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Business

  • Larry Rogers named new MUW campaign chair

    Members of the Shelby County Metro United Way team say it is with great pleasure they announce Larry Rogers as their new campaign chair for 2017.

    Roberta Steutermann, senior regional community giving manager for Metro United Way, said she is so excited to work with Rogers at the helm of the campaign this year.

    “This year we really thought about who we wanted and everybody at the table all agreed that who we wanted was Larry Rogers,” she said, noting his connections and respect in the community run deep.

  • Tanks removed at Swifty Oil Station

    Swifty Oil Station, vacant since June 2015, has undergone still another transformation with the removal of its gas tanks this week.

    Justin Phelps with Hagan Real Estate confirmed that the property, located at 1530 Midland Trail in Shelbyville, will soon be under new ownership, but said he cannot speak to the plans for the facility.

  • Plans afoot for pedestrian, bike pathways

    The crowd that met at the Stratton Center Tuesday night to give input on a proposed plan for bike and pedestrian pathways for the county was small, but eager to contribute.

    “We are from Brassfield subdivision, and we’re interested in getting a clear path to the park,” said Carmen Beste, who studied maps of the area along with her husband Richard.

  • Industrial climate heating up

    As 2017 gets underway temperatures may be cooling down but industry in Shelby County is hotter than ever and Libby Adams, executive director of the Shelby County Industrial & Development Foundation, said the economic forecast for the year looks to stay hot.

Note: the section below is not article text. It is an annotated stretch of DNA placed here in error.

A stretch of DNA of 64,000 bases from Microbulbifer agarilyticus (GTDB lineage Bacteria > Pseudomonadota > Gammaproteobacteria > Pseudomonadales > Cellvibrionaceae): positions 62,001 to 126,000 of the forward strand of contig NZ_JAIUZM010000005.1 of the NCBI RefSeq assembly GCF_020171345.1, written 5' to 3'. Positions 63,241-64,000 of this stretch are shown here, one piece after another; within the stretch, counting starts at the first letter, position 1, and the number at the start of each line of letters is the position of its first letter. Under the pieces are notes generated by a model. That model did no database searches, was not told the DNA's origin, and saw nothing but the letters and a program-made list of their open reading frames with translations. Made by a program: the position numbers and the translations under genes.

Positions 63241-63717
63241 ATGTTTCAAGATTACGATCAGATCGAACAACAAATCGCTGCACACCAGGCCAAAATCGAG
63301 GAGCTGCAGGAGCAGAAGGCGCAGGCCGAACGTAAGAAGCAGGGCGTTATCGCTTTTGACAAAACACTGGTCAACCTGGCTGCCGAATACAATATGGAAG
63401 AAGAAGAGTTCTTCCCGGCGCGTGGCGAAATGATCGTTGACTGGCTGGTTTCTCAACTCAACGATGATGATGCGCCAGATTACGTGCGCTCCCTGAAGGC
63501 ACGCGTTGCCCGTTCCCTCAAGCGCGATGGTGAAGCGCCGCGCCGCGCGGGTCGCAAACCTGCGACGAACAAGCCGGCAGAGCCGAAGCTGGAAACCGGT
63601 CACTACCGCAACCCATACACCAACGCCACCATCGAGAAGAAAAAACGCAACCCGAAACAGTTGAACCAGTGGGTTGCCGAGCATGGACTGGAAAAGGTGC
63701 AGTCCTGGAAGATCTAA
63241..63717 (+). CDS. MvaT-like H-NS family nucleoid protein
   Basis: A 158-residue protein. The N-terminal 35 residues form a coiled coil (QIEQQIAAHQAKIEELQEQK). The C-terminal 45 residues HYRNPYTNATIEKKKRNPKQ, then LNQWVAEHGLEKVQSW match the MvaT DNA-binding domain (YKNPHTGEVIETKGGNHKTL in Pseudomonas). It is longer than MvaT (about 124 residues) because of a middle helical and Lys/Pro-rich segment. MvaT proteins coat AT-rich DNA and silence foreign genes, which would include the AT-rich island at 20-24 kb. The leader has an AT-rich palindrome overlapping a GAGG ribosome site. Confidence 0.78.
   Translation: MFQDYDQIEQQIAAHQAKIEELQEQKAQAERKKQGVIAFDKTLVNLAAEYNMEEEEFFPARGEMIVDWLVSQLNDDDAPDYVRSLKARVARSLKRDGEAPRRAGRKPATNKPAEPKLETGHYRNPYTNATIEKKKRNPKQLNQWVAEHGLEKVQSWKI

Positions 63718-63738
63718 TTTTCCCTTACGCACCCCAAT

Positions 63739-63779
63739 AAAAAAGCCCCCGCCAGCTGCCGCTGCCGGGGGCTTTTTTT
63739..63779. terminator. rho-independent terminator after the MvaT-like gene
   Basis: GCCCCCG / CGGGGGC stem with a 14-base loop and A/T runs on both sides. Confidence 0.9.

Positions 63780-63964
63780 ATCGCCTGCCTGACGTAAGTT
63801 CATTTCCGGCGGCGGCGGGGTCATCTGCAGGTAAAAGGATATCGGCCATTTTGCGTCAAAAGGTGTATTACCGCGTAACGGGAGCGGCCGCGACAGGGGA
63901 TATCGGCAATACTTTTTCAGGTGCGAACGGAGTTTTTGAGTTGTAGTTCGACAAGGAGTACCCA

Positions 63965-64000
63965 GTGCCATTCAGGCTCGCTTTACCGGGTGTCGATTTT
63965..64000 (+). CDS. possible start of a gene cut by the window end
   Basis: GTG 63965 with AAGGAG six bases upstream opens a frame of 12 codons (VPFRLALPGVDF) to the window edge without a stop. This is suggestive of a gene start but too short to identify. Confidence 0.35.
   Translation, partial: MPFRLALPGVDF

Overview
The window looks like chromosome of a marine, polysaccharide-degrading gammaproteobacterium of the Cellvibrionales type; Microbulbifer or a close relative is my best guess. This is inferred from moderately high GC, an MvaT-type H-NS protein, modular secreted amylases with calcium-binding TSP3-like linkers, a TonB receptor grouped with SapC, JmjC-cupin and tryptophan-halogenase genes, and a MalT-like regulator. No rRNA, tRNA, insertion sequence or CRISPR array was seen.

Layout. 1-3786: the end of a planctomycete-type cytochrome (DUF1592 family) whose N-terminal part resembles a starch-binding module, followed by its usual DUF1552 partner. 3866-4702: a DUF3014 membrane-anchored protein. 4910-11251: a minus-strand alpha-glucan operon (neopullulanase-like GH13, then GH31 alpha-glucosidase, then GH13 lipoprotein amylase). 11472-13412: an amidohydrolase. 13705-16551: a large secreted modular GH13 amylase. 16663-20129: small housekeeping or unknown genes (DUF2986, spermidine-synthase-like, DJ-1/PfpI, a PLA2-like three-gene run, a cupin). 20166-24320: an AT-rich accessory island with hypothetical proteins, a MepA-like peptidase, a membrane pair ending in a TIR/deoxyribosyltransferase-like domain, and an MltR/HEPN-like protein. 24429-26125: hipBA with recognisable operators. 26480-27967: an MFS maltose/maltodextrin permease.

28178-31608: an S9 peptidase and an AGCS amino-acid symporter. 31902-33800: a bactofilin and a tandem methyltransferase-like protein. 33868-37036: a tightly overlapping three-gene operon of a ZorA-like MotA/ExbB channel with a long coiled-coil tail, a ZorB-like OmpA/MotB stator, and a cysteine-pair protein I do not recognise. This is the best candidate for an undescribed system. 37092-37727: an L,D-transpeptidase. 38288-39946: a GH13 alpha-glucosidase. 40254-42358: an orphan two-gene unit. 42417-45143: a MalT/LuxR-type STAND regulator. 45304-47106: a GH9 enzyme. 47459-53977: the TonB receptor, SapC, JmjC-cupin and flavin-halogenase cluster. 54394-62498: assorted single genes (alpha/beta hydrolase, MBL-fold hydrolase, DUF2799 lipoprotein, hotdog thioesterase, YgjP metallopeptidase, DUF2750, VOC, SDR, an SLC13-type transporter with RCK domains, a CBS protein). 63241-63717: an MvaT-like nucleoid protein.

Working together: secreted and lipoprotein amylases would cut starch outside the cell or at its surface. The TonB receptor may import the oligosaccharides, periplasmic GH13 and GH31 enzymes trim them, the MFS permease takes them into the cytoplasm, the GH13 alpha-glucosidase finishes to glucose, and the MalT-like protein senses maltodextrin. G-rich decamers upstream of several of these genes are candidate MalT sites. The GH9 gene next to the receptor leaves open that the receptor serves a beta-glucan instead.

“We had lots of industries that either expanded or finished an expansion last year,” she said.  “It seems like all of the industries are stable and growing.”

    As we reflect upon the past 12 months, there’s no doubt Adams’ observation is on point.

  • Holiday trash piling up at recycling center

    Shelby Countians are taking advantage of the unseasonably warm temperatures to unload holiday trash before cold weather sets in, said officials at the Shelby County Solid Waste and Recycling Center.

    Supervisor Val Shirley pointed to a towering neatly packed together bundle of cardboard and paper, explaining that his crews had just finished compacting the 2,100-pound bale.

  • Local realty company expands

    After a half century in business, H. Barry Smith Realtors and Auctioneers is expanding its real estate division by joining the Weichert National Franchise System.

    The company’s resulting new real estate division, now known as WEICHERT, REALTORS-H. Barry Smith Co. is an independently owned and operated Weichert affiliated office located in Shelbyville.

    Owners Jimmy and Shawn Willard say they will continue to operate the auction division as it has been run since its beginning in 1966.

  • Art of expression

    Have you ever envisioned a rocking chair created just for your child, complete with his or her name painted on it? Or even a toy chest or other item with a favorite theme, such as Spiderman or SpongeBob?

    If so, a Shelby woman could probably fill the bill perfectly.

    Erin Hisle, who lives in Simpsonville with her husband, Bill, came up with the idea to custom paint children’s furniture a few years ago. Then when she put her idea out on social media networks such as Facebook and Instagram, Erin Hisle Designs took off.

  • Decades of devotion

    It’s not too often that you see a successful business voluntarily close its doors.

    But after 36 years, Moore’s Automotive Service Center on at 2000 Midland Trail will do just that at the end of the year.

    That’s because its owners, brothers Glen and Dennis Moore, are retiring.

  • Cox’s planning move to Zaxby’s location

    A Shelbyville smoking outlet is planning to relocate soon to another location on Midland Trail.

    Cox’s Smoker’s Outlet, currently located in Village Plaza shopping center, will soon move to the building that now houses Zaxby’s restaurant, about a mile west of its current location.

    Steve Grantz, co-owner of Cox’s, said he is not sure when the move will take place.

  • Farming for Christmas

    On Thanksgiving Day, Ron Stella will be camped out on the Christmas tree farm he operates with Vivek Sarin, waiting for the first customers of the season.

    Well, not exactly the first, as the very first tree cut from the Shelby Christmas Tree Farm was taken down on Monday and will grace the grounds of the Governor’s Mansion in Frankfort, said Sarin.